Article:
What is Telehealth?
Almost everything is available online, and electronic health information is no exception. The dissemination of telehealth, also referred to as telemedicine, emerged as early as the late 1960s. A lot has changed since then. Though, technology, regulations, and financial limitations lead to a history of slow progress and adaptation of telehealth.
The purpose of telemedicine is to provide patients with healthcare on their phones, laptops, or any other technological device with internet access.
Telehealth services may involve:
- Discussing medical concerns with a physician over the phone or through video chat
- Allowing remote patient monitoring for doctors to observe vitals
- Communicating with doctors and nurses over email and secure messaging to share reports and patient forms
Additionally, for most patients, managing health conditions or updating medications with telehealth can be more accessible than having to arrange an in-person appointment or go to a doctor’s office to sign documents.
Specific options may include:
- Dermatology care
- Specific types of cancer care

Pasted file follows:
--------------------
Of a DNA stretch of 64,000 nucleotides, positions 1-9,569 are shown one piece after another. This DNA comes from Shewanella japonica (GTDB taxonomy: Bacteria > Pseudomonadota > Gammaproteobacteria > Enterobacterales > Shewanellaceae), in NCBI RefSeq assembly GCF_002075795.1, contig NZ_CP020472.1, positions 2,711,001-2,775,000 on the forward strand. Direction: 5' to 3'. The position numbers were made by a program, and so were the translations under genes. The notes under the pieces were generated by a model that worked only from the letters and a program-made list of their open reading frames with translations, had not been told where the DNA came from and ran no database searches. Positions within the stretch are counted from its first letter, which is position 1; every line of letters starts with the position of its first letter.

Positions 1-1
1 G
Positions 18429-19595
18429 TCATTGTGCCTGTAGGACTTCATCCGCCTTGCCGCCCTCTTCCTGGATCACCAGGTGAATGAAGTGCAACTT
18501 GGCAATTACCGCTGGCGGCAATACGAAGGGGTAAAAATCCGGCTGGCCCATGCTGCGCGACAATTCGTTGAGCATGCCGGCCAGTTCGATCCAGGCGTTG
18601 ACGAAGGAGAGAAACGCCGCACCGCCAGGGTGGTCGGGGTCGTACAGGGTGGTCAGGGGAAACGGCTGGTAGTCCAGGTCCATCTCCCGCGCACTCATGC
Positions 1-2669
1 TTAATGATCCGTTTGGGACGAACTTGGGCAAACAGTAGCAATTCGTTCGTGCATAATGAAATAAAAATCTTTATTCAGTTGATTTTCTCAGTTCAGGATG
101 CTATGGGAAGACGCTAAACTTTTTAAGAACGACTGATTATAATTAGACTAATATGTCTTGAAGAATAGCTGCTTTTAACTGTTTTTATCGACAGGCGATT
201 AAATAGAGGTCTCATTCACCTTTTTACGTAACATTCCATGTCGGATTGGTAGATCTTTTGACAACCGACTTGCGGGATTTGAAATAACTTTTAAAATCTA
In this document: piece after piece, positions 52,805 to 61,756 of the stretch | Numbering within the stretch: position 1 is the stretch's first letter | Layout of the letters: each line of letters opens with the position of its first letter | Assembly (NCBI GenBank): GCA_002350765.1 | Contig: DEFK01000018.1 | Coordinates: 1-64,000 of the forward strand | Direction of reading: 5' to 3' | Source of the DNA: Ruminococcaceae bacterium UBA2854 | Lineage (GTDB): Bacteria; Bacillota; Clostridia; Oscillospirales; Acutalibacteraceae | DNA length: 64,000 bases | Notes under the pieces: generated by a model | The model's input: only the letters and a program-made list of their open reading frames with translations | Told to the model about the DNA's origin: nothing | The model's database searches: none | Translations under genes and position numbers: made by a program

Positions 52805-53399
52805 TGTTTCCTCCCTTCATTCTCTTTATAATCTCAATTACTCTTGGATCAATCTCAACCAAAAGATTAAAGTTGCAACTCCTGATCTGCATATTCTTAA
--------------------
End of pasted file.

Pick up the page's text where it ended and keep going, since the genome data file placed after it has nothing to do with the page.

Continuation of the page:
- Therapy and counseling
- Post-surgical check-ups
- Prescription management
- Results from lab tests or x-rays
- Critical attention for seasonal flu, colds, and other acute diseases
- Treatment and follow-ups for chronic conditions
How Telehealth Emerged as a Service
While the demand for telemedicine may have increased, the quality of technology and broadband infrastructure have been inadequate. To address this, the 2010 “Connecting America: The National Broadband Plan” by President Obama focused on improving remote patient monitoring, electronic health records, and similar medical technologies.
According to mHealthIntelligence, this began a formal implementation of telehealth. Federal legislation and healthcare reforms have been essential to mobile health tools, EHR systems, and electronic prescribing. Without them, facilities would not be able to legally endorse or administer telehealth.
Largely, the COVID-19 pandemic forced patients to stay home, where doctors and medical practices needed to adapt to telemedicine services. Before this time, there wasn’t a dependency on telehealth, as patients had the option to go to in-person appointments. An article from JCO Oncology Practice highlights the pandemic’s urgency for telehealth. Between March 2019 and March 2020, there was a 154% overall increase in telemedicine. Even more, the article also emphasized the rapid increase of this technology in the oncology community.
The Benefits for Cancer Patients
During COVID-19, cancer patients and those affected by serious illnesses can still have access to critical health benefits which respect physical distancing. Cancer patients may require more rigorous check-ins, monitoring, and services.